The water conservation achievements of LA’s outgoing mayor have been the subject of hyperbole, however there have been impressive savings. Since 2007, water consumption in the City of Angeles has dropped by 17.58%.
The appearance of this mushroom after a much-needed rain in the Los Angeles foothills demanded that I Find The Camera. In the interim between putting the photo on Facebook this morning with a request for an ID and getting a response to an e-mailed query from Los Angeles County Natural History Museum mycologist Florence Nishida this evening, speculation as to its genus involved unbridled merriment. Southern California resident treasure, memoirist Erika Schickel, ventured that it was a Micropenisula shlongaeria. My own suspicion had been a Phallus anthonyweinerii. After more ribald speculation and some genuine mycological story-telling on the social network, Nishida’s response by e-mail in early evening had a “eureka” quality.
You are a lucky girl,” she wrote, “nature has gifted you with a stinkhorn, aka phalloid fungus. It’s probably Lysurus borealis, though another species is very common in southern California, Lysurus mokusin. Just looking at your photo,…
Those wondering why so much of the recent rain across Los Angeles was flushed out to the Pacific through a storm drain system instead of socked into the local aquifer will find part of a complicated answer in a fact sheet issued last week by the US Geological Survey. Run-off from the Transverse Ranges into the San Fernando and San Gabriel valleys hits land that the USGS classes as 83% urban, which means largely paved and impermeable. (For how a combination of arrogance and greed led to over-building of the Los Angeles flood plain, there is no better source than historian Jared Orsi’s “Hazardous Metropolis.”) Another limit on our ability to store mountain run-off in these valleys is groundwater pollution brought by that urbanization. The map below shows solvent hot spots.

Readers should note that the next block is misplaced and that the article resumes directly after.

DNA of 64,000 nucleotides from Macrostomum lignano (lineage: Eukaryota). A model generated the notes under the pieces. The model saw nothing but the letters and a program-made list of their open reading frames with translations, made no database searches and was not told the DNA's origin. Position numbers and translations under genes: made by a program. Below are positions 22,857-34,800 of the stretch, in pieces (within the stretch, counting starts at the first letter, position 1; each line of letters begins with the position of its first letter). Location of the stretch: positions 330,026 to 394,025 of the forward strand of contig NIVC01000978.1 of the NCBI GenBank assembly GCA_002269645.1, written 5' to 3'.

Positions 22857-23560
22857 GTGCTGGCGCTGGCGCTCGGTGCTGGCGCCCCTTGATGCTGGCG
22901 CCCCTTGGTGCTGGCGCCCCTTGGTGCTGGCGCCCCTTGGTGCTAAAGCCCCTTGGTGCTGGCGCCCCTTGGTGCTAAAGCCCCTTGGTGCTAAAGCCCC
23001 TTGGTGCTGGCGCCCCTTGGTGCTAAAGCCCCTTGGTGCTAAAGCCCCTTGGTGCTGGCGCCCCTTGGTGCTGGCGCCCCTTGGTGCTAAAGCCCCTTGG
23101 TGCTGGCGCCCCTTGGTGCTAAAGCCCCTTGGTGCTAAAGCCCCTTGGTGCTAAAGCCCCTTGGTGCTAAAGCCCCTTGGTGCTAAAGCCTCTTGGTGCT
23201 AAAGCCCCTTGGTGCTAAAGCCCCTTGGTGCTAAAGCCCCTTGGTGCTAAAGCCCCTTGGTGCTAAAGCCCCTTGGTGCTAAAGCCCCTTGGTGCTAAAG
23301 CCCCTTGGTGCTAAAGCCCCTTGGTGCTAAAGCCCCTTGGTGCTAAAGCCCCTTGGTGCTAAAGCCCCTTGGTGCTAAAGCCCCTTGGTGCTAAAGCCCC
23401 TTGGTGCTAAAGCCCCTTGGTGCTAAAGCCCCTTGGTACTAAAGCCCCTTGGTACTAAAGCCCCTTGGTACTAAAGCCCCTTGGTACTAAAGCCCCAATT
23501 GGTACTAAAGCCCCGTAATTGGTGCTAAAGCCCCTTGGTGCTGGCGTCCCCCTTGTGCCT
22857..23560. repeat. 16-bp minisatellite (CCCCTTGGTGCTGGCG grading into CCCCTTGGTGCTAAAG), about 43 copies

Hat tip to the Water Education Foundation’s Aquafornia for signalling the sheet’s publication.
After the storm, we have no coroners, no priests for big trees. There will no autopsies, no last rites for the shredded jacaranda and more than 50 damaged trees at the Los Angeles County Arboretum & Botanic Garden in Arcadia, the fallen oaks of Fair Oaks Avenue or mangled magnolia trees of Orange Grove Boulevard in Pasadena. Ceremony, if it can be called that, will involve gas-fired buzz saws and insurance adjusters.
So how do we mark what happened? For that matter, what did happen? And what, ultimately, will we make of the night the trees fell?
Click here to keep reading in the Los Angeles Times about the massive tree losses across the Los Angeles foothills during record winds last Wednesday night.
Late spring rain forecast for Los Angeles, CA for May 17-18, 2011keep looking »